On a crowded train, you don't get to choose who you sit across from. In my case, my neighbor across the aisle was a soldier on his way to make a court appearance regarding an affray in a nightclub. He was nursing (I am not making this up) a bottle of Buckfast Tonic Wine and was very interested in telling me his life story. He wasn't rude, though; he wanted to know about me too. As we got ready to leave, he indicated my girlfriend. And then he asked one of those questions you never want to hear when you're poly – because you never know how to answer them.
“Are youse married?” he said. He had probably noticed the rings.
I have this unfortunate compulsion to tell the truth. It has never done me a bit of good.
“Well … yes,” I said. “But not to each other.”
He was as thrilled to discover this as you might imagine, and I scurried off the train with his cheerfully prurient farewell ringing in my ears. My girlfriend was humiliated and furious.
Why, oh why did I say it? At the time I thought the alternative would be worse; by treating my girlfriend as just-a-friend, I'd be denying how important our relationship was. But there really wasn't any good answer – I could either let a total stranger leer into my bedroom or snub my girlfriend in public.
It's the sort of thing you never have to think about when you're in one of the two “normal” relationship states – single or in a monogamous relationship. We have an etiquette for those things. Hell, we even have an etiquette for affairs. But because poly relationships are still pretty rare, we don't have a universal etiquette for them – not outside the poly community, anyway, and not universally within it either. So there's no “automatic” answer, even an inadequate one. Everything you do is a choice, and every choice gets judged.
And, of course, being poly gives you whole new sets of people to embarrass and be embarrassed by. I know someone who was just relaxing in a partner's house the day after a date, wearing a dressing gown and enjoying a smoke, when the partner's partner's mum turned up. She had a key. How do you introduce yourself in that situation?
Mind you, I've had it relatively easy. I've never really had to dismiss an admirer since I became known as poly – I'm not that good-looking – but I have been lucky enough to be involved with several gorgeous women, and I have seen them, almost without exception, get swarmed by potential partners, flatterers, lovestruck fools and scumbags in roughly equal measure.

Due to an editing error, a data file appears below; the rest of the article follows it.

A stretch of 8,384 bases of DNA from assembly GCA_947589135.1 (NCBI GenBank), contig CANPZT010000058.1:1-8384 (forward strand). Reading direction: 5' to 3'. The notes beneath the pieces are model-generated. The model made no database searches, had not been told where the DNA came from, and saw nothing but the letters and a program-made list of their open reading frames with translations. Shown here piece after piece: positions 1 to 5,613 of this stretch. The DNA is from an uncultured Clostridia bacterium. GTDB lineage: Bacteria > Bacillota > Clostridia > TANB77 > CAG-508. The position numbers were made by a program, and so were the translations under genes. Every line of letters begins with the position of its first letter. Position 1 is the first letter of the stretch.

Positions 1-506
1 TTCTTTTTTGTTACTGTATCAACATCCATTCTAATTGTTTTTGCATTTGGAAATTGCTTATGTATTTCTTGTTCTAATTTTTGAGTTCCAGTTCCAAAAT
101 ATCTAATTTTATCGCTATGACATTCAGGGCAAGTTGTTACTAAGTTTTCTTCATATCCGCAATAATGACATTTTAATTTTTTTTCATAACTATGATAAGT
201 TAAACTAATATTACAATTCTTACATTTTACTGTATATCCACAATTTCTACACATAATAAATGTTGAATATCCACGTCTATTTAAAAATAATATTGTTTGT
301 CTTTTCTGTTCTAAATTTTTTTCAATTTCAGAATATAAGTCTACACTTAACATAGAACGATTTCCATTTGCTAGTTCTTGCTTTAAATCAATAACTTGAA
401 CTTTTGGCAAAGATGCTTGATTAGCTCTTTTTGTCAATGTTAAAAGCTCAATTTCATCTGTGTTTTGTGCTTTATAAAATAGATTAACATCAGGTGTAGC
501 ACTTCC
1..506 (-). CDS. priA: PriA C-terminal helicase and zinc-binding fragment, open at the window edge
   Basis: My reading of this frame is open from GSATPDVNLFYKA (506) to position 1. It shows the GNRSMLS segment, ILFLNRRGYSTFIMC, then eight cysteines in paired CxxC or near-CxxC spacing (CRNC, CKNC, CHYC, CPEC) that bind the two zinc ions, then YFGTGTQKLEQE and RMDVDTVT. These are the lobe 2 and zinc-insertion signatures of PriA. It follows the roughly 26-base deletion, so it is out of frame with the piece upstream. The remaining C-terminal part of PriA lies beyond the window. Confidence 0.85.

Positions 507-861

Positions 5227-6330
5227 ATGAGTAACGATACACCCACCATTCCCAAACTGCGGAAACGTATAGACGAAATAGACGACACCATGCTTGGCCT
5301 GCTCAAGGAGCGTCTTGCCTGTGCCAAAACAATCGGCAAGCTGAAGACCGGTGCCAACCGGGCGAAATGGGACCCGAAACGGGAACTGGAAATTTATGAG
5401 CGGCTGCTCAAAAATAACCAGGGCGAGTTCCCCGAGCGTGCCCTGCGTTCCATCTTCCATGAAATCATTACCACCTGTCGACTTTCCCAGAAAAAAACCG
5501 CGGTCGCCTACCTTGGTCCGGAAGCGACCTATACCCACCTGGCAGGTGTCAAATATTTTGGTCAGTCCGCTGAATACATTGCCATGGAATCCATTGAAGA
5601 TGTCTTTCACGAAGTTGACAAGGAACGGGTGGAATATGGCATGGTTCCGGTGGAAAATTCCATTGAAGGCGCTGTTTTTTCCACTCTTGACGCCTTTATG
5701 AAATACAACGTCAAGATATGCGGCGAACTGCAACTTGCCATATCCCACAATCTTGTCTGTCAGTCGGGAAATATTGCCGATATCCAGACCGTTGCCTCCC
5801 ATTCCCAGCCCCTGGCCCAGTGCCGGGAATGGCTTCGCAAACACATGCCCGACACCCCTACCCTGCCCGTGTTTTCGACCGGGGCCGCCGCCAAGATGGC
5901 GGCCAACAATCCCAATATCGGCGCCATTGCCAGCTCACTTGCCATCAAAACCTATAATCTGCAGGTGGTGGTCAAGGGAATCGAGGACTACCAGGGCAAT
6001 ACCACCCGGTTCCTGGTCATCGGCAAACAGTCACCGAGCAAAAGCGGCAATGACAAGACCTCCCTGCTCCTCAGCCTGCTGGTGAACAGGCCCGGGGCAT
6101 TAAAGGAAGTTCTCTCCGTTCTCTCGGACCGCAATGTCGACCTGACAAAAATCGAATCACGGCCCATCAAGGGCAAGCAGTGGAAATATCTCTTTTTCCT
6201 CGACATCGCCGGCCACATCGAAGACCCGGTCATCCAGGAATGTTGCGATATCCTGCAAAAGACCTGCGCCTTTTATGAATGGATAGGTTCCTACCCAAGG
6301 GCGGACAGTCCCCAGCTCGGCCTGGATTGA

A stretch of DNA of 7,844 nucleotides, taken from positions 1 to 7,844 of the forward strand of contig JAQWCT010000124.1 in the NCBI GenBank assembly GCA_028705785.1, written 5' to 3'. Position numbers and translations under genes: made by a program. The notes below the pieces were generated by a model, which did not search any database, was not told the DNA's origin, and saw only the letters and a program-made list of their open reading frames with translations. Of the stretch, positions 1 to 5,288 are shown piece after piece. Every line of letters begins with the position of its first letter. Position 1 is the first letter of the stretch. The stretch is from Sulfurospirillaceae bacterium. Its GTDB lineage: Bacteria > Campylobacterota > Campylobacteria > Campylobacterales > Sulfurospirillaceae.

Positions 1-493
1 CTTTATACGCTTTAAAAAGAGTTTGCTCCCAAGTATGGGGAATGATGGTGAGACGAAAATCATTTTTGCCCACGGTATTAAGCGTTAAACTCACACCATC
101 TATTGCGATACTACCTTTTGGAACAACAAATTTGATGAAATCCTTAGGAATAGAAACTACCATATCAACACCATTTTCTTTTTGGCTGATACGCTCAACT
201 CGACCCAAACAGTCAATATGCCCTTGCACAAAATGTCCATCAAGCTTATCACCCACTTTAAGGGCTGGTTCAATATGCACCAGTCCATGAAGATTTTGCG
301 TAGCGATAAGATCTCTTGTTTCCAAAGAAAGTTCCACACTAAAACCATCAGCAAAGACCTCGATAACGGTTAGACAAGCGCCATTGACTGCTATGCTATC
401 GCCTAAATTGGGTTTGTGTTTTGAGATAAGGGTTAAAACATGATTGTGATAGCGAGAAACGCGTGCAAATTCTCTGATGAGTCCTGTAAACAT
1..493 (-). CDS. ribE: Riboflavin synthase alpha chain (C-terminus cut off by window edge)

When you're in one of the two well-understood relationship states, this is awkward, but at least there's a relatively well-understood strategy. You tell the admirer either that you have a boyfriend/husband/whatever or that you're not looking for a relationship right now. This latter choice is a lie, but it's an understood, accepted social lie. But what do you tell him when you're poly? “The existence of my boyfriend doesn't mean I don't want to fuck other people; I do. I just don't want to fuck you, specifically.”
You have to have a pretty thick skin not to feel cruel delivering that one, no matter how nicely you phrase it. And that's assuming the poor devil slinks off to lick his wounds instead of turning ugly. A blow to the ego can reveal someone's inner swine.
So that's awkward. And again, that's not even the worst of it. Laden with weird conversational pitfalls as it is, my type of poly relationship – a happy straight, cis marriage with mutual-friend partners on the side – is about the easiest to explain and/or conceal. That's a relationship society in general approves of plus a little unconventional extra. But when you really break the mould, you let yourself in for even more potential awkwardness.
I have no idea what a couple with an extra sub in the house does when they're lining up outside the only shower and 9.00 is inching closer. Do you just tell them to get to the back of the queue? I think you'd have to be pretty dedicated to your kink to put up with that.
Similarly, I have no idea how my poly friends with kids avoid having the same damn conversation over and over and over. Maybe they don't avoid it and they're just very good at it.
And I imagine people with partners of multiple genders get hassled about it from either direction. It was funny when my relationships got me into awkward social embarrassment. It's much less funny when people just trying to live their lives get crap for it.
So get cracking, society; develop a generally-understood culture of manners for dealing with poly relationships. And if you're in one and you have a tale of awkwardness or embarrassment to share, do so!
Most of us on online dating sites have gotten them—the dreaded dick pics—including some of my heterosexual male friends. Which always seemed odd to
Sex columnist, photographer and sex blogger Molly Moore responds to a reader who's afraid to go outside their sexual comfort zone. How do you go
Sex columnist, photographer and sex blogger Molly Moore shares her best advice on moving on after a breakup. When is it okay to start dating and